The leisure park nearby the All-Russian Exhibition Center (VVTs). Source: Lori / Legion Media
Day one. Soviet Moscow
The All-Russian Exhibition Center (VVTs) is the perfect place to spend your first morning in Moscow. It is a giant exhibition complex that at one time showcased the achievements of Soviet life, but is now mostly a large shopping center. And yet the magnificent Socialist Classicist (Stalin Empire style) buildings and fountains have remained almost in their original form. Next to the central entrance is the enormous statue of the Worker and the Collective Farm Woman , which was a focal point of the Soviet pavilion at the 1937 World’s Fair in Paris. Take a look around the museum – which is located in the sculpture’s pedestal – to learn more about the history of the Soviet landmark. The complex also feature the fountain of the friendship of peoples, depicting representatives of the Soviet republics in native dress.
The Glavpivtorg restaurant, within a stone’s throw of the FSB headquarters, at 5 Bolshaya Lubyanka, is an ideal place to have a Soviet-style lunch. The restaurant boasts Soviet interiors and serves dishes created to recipes from the iconic Soviet cookbook “Book of Delicious and Wholesome Food.”
After lunch, head out to Moscow suburb of Lyublino to visit the recently openend Museum of Industrial Culture at 3A Zarechye Street. This is the best place to get acquainted with the everyday life of ordinary Soviet people – from the first five-year plans to perestroika, from automobiles to Christmas tree ornaments. You are allowed to touch and even try on almost anything you see there (go for the hats). If you feel like a bite to eat, there is a kiosk that sells tea and Russian pancakes (blini) in the yard.
Back in the city center, take a walk to Krivoarbatsky Lane to admire the residence of prominent architect Konstantin Melnikov – a unique constructivist building formed by two intersecting cylindrical towers. Constructivism was the most popular architectural style during the first years of the Soviet Union, but after Joseph Stalin came to power, it was declared to be “a relic of bourgeois formalism” and banned. Few buildings dating from that era have survived, and most of them are now in disrepair. The Melnikov House has been lucky, mostly because the architect’s descendants still live here.
End the day at the Petrovich Club (24-3 Myasnitskaya Street), where you can drink vodka and dance to old Soviet pop hits of the 1970s and 1980s.
Day two. Aristocratic Moscow
Start your day in the center of Moscow on Tverskaya Street at the building of the former Moscow Club of the Nobility – currently home to the State Central Museum of Contemporary Russian History, which was itself formerly the Museum of the Revolution. Behind the building, dive into the network of lanes that make up the city's historic heart. Many elegant mansions built at the turn of the 20th century as residencies of Moscow aristocrats have been preserved in the quarters between Tverskaya and the Arbat. After the revolution, many of these buildings were given to embassies or Soviet institutions, which is why the manors have survived. The Central House of Architects currently occupies the palace of the Bazilevsky family (7/9 Granatny Lane), and the residence of the Tarasov family on Vspolny Lane is now home to the Embassy of Tunisia. Notorious secret police head Lavrenty Beria occupied the building for some time, and many Muscovites still believe that you can see his ghost in Vspolny Lane late at night.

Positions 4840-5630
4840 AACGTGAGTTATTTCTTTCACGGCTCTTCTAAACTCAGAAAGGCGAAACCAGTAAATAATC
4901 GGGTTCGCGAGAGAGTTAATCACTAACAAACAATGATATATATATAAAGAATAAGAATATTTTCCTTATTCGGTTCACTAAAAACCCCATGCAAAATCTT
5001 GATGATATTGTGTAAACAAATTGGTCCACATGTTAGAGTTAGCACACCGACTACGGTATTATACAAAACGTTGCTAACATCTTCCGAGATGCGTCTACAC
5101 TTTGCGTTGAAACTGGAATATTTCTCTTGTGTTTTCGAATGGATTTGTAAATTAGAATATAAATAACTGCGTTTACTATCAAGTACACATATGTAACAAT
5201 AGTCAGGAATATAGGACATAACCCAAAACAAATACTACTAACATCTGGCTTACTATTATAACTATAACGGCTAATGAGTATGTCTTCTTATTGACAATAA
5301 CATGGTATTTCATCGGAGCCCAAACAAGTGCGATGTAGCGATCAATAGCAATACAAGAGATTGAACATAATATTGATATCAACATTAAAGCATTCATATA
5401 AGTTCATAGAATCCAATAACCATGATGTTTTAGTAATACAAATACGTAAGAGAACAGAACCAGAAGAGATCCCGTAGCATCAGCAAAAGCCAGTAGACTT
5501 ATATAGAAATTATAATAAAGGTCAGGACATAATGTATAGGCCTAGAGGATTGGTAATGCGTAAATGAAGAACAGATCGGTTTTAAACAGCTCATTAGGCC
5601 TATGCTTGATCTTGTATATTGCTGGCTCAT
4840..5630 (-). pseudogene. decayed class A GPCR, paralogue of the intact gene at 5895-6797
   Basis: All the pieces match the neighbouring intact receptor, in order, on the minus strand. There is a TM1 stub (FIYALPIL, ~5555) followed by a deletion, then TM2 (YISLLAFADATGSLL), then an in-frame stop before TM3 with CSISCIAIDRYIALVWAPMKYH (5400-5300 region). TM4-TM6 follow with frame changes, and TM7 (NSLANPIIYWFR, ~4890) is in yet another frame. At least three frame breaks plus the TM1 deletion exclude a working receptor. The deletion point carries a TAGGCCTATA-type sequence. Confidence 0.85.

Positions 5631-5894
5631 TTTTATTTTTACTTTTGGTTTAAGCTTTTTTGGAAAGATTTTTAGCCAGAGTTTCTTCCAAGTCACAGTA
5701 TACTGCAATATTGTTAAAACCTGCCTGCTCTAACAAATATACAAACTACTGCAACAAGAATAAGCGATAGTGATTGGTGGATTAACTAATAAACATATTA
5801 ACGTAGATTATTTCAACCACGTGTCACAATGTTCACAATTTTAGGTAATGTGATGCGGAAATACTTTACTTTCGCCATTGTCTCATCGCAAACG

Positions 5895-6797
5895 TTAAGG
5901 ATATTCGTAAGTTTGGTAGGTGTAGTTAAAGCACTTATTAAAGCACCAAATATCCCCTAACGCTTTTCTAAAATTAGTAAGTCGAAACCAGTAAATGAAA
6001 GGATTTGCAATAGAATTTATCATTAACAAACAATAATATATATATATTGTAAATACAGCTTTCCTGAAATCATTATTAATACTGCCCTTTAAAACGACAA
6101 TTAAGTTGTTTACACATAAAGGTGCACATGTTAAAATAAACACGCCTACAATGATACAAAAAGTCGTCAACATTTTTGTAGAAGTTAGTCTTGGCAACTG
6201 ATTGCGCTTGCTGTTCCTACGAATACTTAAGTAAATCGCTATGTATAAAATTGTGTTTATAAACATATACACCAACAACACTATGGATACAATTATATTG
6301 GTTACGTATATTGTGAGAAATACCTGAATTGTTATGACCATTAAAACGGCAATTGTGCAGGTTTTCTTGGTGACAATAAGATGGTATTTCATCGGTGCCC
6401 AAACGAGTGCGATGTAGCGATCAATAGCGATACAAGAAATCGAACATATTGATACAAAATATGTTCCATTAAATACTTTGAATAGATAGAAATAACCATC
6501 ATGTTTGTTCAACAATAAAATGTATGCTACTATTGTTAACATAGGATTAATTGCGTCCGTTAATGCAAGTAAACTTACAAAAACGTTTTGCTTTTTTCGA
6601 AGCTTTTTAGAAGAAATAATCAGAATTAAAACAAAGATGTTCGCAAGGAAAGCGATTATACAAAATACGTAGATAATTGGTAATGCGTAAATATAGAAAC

When you feel hungry, walk towards the Boulevard Ring and try Café Pushkin (26-a Tverskoi Boulevard). Although both the building and the café were created in the late 1990s, this restaurant makes guests feel as if they were back in the 19th century.
Moscow nobility used to spend evenings watching operas or ballet performances. If you fail to get a ticket to the Bolshoi Theater, don’t lose heart. The Stanislavski and Nemirovich-Danchenko Moscow Academic Music Theater is a more-than-worthy substitute. You won’t find the same luxurious interiors of imperial times, but when it comes to the quality of productions, this theater is just as good as the Bolshoi, if not better,
Day three. Merchants’ Moscow
Kitai-gorod historic district of Moscow. Source: Lori / Legion Media
Start your journey in Kitai-gorod and walk down Nikoloyamskaya Street to Taganka. The surrounding humble, yet comfortable, houses were once the homes of well-off Moscow merchants. At the end of the street stands the unassailable fortress of the Andronikov Monastery. Make a detour here to see the Cathedral of the Savior – the oldest building in Moscow outside the Kremlin – whose walls were painted by famous iconographer Andrei Rublev. The monastery now hosts the Museum of Ancient Russian Culture, which takes pride in its magnificent collection of icons and frescos, most of which have been saved from demolished churches. Turn to short Shkolnaya Street – a tiny open-air street museum, which has successfully reconstructed an old town suburb, with facades, pavements and gas lamps. The municipal authorities at one time hoped to make this street as popular as the Arbat, but those plans were never fulfilled, and many Muscovites are still unaware of this unique street.
After your walk, visit the Sandunovskiye Baths (14-4 Neglinnaya Street), established more than 200 years ago and be sure to get an experienced bath attendant to beat you with a bunch of birch twigs. You can have dinner in the same building – the Sanduny restaurant serves traditional Russian dishes. Remember to try the locally brewed liqueurs!
View Point at Vorobyovy Gory. Source: Lori / Legion Media